SF Skate Club Co-Founder Thuy Nguyen Passes Away at 41

Thuy Anne-Marie Nguyen

Thuy Anne-Marie Nguyen, the beloved co-founder of SF Skate Club on Divisadero in San Francisco, has passed away at the age of 41.

Final goodbye: Nguyen passed away in the early morning of Nov. 27, according to SF Gate.

 

  • “Early this morning, we said our final goodbyes to Thuy,” the GoFundMe update reads. “Heaven welcomed a spunky shredder to a place with no skate blocks – and all of us gained a very hardworking Guardian Angel in our corner, who will never sleep on any of us.”

  • Nguyen passed away after a 15-month long battle with stomach cancer that had metastasized to her colon.
  • Nguyen is survived by her husband Shawn Connolly, her parents Peter Thinh Nguyen and Tinh Thi Tran, brothers John and Tan Nguyen and a sister, Jolynne Nguyen, SF Chronicle reported.

Remembering her legacy: Several people gathered outside the SF Skate Club after hearing of the educator’s passing.

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  • “I have seen Thuy’s name all over the city and I’m heartbroken to hear she is no longer with us,” Isaac Steinmetz, one of the donors in the GoFundMe campaign, wrote. “I always smile when I walk by SFSC, thank you Shawn and Thuy for investing in the city’s youth.”
Screenshot via Golden State Warriors
  • A private Catholic service will be held for Nguyen’s family, while the SF Skate Club will host a social distanced memorial for the educator at Ocean Beach on Dec. 12 at 4 p.m.

Who is Thuy Anne-Marie Nguyen: She was born on Aug. 8, 1979, in Newport Beach, California, to parents who immigrated from Laos to the United States in 1976.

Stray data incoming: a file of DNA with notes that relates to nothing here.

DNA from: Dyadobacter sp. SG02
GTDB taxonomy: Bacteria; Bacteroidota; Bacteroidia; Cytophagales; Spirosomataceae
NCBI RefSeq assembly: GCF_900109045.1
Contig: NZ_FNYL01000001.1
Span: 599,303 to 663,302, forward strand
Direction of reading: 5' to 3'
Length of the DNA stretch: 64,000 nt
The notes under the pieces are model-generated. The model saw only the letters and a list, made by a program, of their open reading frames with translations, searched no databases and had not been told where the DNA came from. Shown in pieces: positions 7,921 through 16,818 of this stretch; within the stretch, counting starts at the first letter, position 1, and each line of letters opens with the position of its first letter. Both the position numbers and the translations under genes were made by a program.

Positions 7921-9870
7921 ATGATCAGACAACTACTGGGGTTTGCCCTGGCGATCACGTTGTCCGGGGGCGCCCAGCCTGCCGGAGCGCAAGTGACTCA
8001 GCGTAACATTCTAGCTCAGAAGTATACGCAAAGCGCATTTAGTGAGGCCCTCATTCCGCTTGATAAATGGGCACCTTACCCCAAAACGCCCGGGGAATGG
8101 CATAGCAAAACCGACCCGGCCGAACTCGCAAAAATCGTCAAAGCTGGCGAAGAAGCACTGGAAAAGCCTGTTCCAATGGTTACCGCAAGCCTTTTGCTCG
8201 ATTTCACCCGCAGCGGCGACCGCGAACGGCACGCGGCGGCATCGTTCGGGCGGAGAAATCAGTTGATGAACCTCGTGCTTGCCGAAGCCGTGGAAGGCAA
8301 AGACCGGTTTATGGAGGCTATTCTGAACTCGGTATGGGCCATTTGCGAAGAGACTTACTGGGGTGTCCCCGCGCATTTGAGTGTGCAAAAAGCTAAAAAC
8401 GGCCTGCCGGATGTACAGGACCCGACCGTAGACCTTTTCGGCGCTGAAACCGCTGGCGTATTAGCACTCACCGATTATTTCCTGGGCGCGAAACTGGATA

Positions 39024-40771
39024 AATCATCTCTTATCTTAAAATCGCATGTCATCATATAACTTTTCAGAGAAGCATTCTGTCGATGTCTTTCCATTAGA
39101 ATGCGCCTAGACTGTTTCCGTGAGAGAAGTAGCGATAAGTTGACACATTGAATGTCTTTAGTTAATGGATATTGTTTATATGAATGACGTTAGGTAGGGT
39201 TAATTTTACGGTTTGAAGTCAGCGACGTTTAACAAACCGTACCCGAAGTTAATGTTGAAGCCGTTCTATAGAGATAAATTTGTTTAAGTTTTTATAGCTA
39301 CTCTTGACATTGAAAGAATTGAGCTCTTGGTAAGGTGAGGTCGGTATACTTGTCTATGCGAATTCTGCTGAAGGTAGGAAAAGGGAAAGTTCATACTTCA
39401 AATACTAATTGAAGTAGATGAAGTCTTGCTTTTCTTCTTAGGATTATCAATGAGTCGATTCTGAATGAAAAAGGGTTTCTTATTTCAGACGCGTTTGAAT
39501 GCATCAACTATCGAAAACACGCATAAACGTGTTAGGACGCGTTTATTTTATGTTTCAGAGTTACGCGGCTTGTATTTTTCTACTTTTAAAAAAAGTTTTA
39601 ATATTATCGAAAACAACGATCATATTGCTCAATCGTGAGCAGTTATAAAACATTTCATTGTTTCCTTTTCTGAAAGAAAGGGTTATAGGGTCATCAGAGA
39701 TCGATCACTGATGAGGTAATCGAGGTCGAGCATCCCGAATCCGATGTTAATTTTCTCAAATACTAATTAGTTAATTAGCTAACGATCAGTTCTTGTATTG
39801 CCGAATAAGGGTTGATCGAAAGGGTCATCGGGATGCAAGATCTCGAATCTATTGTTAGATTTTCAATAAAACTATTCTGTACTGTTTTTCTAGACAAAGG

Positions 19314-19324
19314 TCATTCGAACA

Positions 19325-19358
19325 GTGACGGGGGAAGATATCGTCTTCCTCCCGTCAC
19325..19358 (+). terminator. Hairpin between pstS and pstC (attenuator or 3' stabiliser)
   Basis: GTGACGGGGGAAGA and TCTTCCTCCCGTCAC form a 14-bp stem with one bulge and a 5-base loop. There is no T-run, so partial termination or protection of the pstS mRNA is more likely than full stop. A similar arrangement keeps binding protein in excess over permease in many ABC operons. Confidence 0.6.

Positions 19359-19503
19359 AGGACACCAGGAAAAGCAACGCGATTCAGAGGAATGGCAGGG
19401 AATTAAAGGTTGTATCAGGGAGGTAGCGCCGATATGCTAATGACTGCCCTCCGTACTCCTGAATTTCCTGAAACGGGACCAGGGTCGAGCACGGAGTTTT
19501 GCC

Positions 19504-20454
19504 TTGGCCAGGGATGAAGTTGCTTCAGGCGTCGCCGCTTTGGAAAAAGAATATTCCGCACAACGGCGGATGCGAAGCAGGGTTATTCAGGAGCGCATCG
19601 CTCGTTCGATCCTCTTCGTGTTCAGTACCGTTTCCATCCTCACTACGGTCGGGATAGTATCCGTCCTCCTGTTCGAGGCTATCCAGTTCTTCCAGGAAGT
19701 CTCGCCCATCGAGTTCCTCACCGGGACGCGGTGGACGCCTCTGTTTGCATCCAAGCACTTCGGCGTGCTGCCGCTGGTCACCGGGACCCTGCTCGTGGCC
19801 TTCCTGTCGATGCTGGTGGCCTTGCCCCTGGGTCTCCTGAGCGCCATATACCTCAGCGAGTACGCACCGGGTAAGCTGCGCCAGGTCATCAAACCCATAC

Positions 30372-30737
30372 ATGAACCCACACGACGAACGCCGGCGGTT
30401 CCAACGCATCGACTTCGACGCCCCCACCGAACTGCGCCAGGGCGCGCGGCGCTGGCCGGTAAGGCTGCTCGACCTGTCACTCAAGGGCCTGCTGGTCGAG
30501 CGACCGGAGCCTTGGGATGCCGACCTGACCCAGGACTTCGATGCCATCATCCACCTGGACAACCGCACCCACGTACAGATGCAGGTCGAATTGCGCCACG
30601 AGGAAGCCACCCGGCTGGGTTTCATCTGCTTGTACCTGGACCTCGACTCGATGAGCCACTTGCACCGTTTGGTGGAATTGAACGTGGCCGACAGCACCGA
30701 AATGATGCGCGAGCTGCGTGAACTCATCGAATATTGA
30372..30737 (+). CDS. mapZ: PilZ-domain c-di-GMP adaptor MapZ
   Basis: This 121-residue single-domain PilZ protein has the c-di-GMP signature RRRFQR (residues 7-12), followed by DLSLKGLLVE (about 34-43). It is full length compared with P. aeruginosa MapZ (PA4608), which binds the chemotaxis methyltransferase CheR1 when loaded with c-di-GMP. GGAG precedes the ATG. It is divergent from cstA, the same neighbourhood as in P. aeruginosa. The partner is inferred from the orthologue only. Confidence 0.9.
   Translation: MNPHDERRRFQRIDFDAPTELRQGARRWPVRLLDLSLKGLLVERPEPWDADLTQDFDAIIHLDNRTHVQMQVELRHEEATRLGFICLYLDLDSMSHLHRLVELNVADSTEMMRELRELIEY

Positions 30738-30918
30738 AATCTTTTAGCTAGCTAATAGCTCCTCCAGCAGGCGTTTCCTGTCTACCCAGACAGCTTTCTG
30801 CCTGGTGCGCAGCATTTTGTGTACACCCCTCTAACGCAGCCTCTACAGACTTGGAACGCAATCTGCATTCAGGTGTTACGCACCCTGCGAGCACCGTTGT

• Raised in a Vietnamese community in Costa Mesa, California, Nguyen was accepted to the University of San Francisco’s five-year master’s of education program and later worked as a teacher in the San Francisco Unified School District.
  • She also worked for Friends of the Children, a nonprofit organization that is no longer in operation, until 2006. Nguyen met her husband Connolly, a professional skateboarder and a bartender at the Milk Club on Haight Street, during her time at the organization.

  • Nguyen and Connolly later moved to an old Victorian at Eddy and Broderick where they lived rent-free in exchange for operating as a youth center. They would tutor children and offer afterschool programs in art and cooking. She later decided to quit her job to focus more on their organization.
Screenshot via Golden State Warriors
  • The couple leased the SF Skate Club space in 2007 and started it as a summer camp. They also bought a 15-seat passenger van from Craigslist to take their students to skate parks in the Bay Area after noticing many of her students were interested in skateboarding.
Screenshot via Golden State Warriors
  • Although the name says Skate Club, the organization also covers other activities, such as knitting, filmmaking, cooking and art. It also acts as a homework club.
  • It also operates a full-service skate shop that sells decks, wheels, trucks and other hardware and custom merchandise designed by Connolly.

Last moments: When Nguyen’s health was deteriorating, her husband bought her some paper to practice origami.

  • She kept a notebook of names, writing down the people close to her on the cranes and hanging them up. Nguyen continued to write down the names of those who donated to her on the birds she folded for hours.
  • Nguyen felt free and strong on a skateboard, believing in the strength and connection of the community. She also believed that women needed to have a voice.
  • “People start connecting across their differences and realizing that they have a lot of other things in common,” she said.

Feature Images via GoFundMe (left) Golden State Warriors (right)

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